But what’s just as interesting is the reactions of the “normal people” in the space. There are some people who will stop and watch, clap, and ask us questions about our dancing and our project. There are some people who look at us like we’re crazy.

But the majority just pretend not to notice. Of course, they do notice–they do double-takes with their eyeballs and might whisper something to the person next to them–but they just keep walking, making sure not to make eye contact. They maintain the choreographed motion of normality, as if a regular pace and a fixed frontal gaze were enough to preserve the illusion that nothing is off. Like if you keep moving like everything is normal, maybe it is.

Limitation and Innovation: the Art of Making it Work Anyway

On Monday, I went to a lecture by Twyla Tharp about her book The Creative Habit. Her talk included some ideas about how to develop creativity and stories of her own experiences as, peppered with a fair share of strong opinions and unfiltered sass. But what really interested me was hearing the about her modest choreographic beginnings and the extent to which her early career was shaped by adaptation to circumstance.

Her presentation stressed the importance of structure as a framework for creative innovation. This principle, though it might sound a little contradictory to someone with a more romanticized notion of free-flowing creativity, should ring true with anyone who has ever taken an improv class and realized that the instruction “go across the floor without lifting your left elbow off the ground” results in a lot more interesting movement than “just do anything,” or even anyone who has found themself making more progress on a paper during a few hour-long breaks between classes than a completely empty Sunday.

When we work within rules and limitations, we more fully realize just how much freedom we have within that limited space, and we innovate by necessity as we figure out how to negotiate around these barriers.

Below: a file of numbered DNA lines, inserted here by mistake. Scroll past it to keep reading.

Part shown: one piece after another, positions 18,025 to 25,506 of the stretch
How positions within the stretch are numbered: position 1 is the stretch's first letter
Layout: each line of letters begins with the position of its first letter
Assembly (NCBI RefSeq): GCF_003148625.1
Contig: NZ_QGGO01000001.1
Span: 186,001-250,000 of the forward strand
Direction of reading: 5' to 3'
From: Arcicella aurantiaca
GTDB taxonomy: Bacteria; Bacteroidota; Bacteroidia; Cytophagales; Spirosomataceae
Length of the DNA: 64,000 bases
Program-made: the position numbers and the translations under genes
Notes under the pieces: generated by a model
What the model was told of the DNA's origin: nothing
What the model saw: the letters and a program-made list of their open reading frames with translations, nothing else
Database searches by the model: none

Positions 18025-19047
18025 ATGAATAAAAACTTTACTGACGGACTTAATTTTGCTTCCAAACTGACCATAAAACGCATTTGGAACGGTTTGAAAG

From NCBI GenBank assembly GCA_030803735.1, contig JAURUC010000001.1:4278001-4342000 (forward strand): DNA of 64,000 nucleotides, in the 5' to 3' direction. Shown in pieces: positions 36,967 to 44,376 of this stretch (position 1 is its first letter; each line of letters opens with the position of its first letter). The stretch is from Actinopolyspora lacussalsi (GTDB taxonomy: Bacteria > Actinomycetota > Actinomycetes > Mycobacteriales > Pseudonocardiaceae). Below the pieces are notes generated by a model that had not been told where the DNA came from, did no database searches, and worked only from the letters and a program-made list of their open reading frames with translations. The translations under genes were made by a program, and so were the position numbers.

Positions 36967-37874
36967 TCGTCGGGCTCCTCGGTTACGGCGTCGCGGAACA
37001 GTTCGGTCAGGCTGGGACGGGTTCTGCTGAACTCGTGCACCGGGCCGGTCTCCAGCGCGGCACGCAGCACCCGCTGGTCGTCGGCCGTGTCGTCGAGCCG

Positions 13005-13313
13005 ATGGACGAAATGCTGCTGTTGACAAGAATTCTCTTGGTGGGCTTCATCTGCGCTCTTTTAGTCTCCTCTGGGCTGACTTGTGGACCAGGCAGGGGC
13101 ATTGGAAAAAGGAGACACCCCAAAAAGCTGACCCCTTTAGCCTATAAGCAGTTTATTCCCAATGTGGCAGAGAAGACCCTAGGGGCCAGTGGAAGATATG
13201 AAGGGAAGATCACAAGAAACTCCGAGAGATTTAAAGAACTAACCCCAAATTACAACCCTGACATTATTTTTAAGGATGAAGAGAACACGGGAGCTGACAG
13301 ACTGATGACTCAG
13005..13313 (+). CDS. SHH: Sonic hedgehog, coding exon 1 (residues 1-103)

However, “structure” doesn’t have to mean a clean, organized, plan that you’ve established for yourself. For all of Tharp’s emphasis on efficient planning and preparation, much of her creative success seemed to be guided by different type of structure and restriction: the random twists and turns of life and the rocky financial landscape of the real arts world. In other words, realities that she couldn’t and wouldn’t have planned for.

In fact, even her choice to pursue a choreographic career was directed not by great plans or inspiration, but by a simple practical dilemma. When asked why she started choreographing, she said:

“I wanted to dance and I had no one to dance with.”

Yeah, I know that feeling, too. But it just gets more interesting from there. Working with shoestring budget and little professional experience, she was creating dance in unconventional public sites before even touching a proscenium stage (she claimed to have invented flash mobbing). Following almost the reverse of the typical narrative of the site-specific postmodern choreographer who rebells against their traditional theatrical background by “breaking the fourth wall,” she began her career by pushing dance into the public sphere simply because she didn’t have money or space for private performances–sometimes you can’t afford a fourth wall.

She eventually made it to a stage, but her career path continued in response to practical circumstance, as she ended up crossing over into film, motion capture, Broadway, ballet, and horse-ography based on who was offering her a job.

This isn’t to say that unconventional circumstances alone can create creative innovation. Rather it’s the way she responded to them, facing both roadblocks and unfamiliar opportunities with stubborn perseverance, practical savy, and brilliant mental flexibility. She had to make it work.

Maybe that was part of the point about preparation: that it will equip you to handle unexpected changes and challenges. Or maybe her views are just more reflective of her more stable current work process as an established choreographer.

Regardless, the talk got me thinking about how artists are very much affected by the constraints of the “real world” both for better and for worse. And maybe a large part of whether they limit us or push us forward depends on how we adapt to them, how well we can play around the boundaries. Whether we can refuse to say “no” and make it work.